How to avoid being foolish and slow. #2

Estimated read time 4 min read

We’re looking at the well known story of the two disciples on the Emmaus Road (Luke 24:13-35). We know that one is Cleopas (v.18), who tradition suggests could be Jesus’ uncle, the brother of Joseph. The other we don’t know. He could have been one of the twelve. It’s worth remembering though, while Jesus had an inner circle of 12 disciples, his wider circle of friends and disciples was at least 70 (Luke 10). So these two were very well acquainted with Jesus, and genuine disciples.

Our main question is: why did he call them “foolish and slow of heart to believe all that the prophets have spoken!” (24:25)? Why would he say that? These are not joking or throw-away words. For several reasons the two were way out of line with good discipleship, and our study here is looking at the four reasons evident in the text.

Why bother? Because growing spiritually involves learning from others’ mistakes and, choosing to live a little better. Choosing to obey all that Jesus taught us (ala Matthew 28:20)

2. The disciples gave up hope incredibly quickly!

In their downcast state the disciples told Jesus “21 but we had hoped that he was the one who was going to redeem Israel. And what’s more, it is the third day since all this took place. 22 In addition, some of our women amazed us. They went to the tomb early this morning 23 but didn’t find his body. They came and told us that they had seen a vision of angels, who said he was alive. 24 Then some of our companions went to the tomb and found it just as the women had said, but they did not see Jesus.”

Wow, this is impatience and distrust on a grand scale. OK, OK, I include myself, I’m guilty too. That’s why I’m studying this story, to learn from others’ mistakes 🙂 This is not deep biblical hope. This is simply human preference. The “hope” the disciples are expressing is more like – “I hope it’s sunny tomorrow.” Godly biblical hope trusts Jesus with deep surety and certainty (Hebrews 11). And this is based on his trust-worthiness. Like I said last week, they knew him, they’d heard him, they’d seen his miracles and believed his promises.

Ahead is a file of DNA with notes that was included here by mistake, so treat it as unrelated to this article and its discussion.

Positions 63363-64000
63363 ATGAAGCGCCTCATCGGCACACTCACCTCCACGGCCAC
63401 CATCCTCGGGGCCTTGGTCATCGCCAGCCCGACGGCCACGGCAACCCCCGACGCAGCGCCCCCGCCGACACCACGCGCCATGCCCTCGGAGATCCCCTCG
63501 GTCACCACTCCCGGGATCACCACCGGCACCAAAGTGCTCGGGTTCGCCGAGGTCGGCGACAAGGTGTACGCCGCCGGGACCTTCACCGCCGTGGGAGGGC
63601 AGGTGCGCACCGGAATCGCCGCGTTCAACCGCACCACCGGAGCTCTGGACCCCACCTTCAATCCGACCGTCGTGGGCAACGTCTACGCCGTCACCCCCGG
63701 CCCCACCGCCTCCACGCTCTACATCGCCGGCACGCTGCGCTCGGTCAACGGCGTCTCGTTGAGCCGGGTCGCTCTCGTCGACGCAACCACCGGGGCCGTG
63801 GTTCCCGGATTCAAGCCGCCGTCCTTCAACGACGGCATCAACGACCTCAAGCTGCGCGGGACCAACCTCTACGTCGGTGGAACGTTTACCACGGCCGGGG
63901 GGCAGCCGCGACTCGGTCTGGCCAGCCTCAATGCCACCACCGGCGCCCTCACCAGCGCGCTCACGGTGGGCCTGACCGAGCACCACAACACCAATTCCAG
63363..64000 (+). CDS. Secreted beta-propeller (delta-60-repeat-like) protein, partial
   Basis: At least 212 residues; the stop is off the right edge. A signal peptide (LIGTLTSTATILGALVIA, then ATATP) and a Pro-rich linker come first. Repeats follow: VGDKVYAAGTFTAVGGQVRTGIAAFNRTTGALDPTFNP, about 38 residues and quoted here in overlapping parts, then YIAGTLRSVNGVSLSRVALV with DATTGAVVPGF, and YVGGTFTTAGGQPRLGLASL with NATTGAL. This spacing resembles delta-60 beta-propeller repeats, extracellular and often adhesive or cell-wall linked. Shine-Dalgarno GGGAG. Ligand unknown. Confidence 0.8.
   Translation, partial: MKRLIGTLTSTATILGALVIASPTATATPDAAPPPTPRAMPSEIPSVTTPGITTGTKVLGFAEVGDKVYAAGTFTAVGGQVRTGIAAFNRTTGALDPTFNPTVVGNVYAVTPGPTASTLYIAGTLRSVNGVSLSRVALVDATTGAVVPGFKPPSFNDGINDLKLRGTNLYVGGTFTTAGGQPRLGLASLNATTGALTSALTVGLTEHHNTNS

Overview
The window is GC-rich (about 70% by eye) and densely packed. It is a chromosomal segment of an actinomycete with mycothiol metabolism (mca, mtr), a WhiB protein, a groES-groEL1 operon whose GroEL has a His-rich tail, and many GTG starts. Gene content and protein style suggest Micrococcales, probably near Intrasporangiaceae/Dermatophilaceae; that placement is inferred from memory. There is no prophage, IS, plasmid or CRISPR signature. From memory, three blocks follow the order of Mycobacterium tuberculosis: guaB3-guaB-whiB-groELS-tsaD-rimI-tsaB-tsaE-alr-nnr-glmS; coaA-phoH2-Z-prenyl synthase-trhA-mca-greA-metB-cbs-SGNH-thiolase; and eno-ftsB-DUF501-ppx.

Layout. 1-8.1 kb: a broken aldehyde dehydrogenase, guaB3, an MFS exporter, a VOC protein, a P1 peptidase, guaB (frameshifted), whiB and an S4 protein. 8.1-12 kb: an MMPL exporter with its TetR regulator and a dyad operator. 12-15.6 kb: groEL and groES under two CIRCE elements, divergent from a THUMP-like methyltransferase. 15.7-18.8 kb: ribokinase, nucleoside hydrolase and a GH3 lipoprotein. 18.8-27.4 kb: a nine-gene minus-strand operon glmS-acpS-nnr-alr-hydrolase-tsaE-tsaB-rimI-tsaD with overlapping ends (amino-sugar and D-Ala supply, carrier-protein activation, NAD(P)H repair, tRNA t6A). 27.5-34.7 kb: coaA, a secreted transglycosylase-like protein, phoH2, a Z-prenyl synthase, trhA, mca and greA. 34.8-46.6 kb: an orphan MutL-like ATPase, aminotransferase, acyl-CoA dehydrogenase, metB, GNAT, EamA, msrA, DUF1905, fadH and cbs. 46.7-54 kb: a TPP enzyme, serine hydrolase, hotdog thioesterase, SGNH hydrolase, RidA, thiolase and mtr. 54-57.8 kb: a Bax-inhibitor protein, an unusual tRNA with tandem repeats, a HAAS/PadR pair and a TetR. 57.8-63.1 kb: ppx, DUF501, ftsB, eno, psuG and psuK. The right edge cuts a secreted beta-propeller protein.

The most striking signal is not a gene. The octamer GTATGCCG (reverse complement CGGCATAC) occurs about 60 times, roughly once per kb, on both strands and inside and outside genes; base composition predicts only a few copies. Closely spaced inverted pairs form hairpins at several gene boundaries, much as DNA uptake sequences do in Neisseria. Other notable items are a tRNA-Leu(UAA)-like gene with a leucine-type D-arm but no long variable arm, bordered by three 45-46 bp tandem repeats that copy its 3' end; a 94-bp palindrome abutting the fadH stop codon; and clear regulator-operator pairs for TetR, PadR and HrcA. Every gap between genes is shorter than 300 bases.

What’s more, they had trustworthy friends testify that the tomb was empty, AND that angles had explicitly said Jesus is alive! But wait. There’s more! Even more disciples had verified that the tomb was empty and that the women were telling the truth. But these two still did not believe. They had given up hope in spite of the evidence. AND, in spite of the fact they were still in the third day. Jesus’ promised deadline (for want of a better word) was not even up yet. Impatience.

How to avoid being foolish and slow? Trust the evidence. Trust Jesus. Trust your friends who are truth tellers. Think about the promises and look at the evidence. Don’t give up. Practice patience by giving God and other people longer to come through. Err on the side of generosity when you’re waiting for others’ appearance. Pray for patient endurance. And one more thing –

Pray for supernatural eye-opening.

This is not a cheap shortcut. This is what it took for the disciples to realise who Jesus really is. They saw him break the bread with their natural eyes (24:30), and their eyes “were opened” (v.31). That is divine action on the “eyes” of their minds’ by the Spirit of God, and we all need it.

May you and I, our FEBC broadcasters, our partners and listeners, be sure and certain that Jesus Christ is Lord and God. Pray for the Holy Spirit’s illumination of reality. Pray for wisdom and quick hearts to believe all that the prophets have spoken.

More next time. Take courage,


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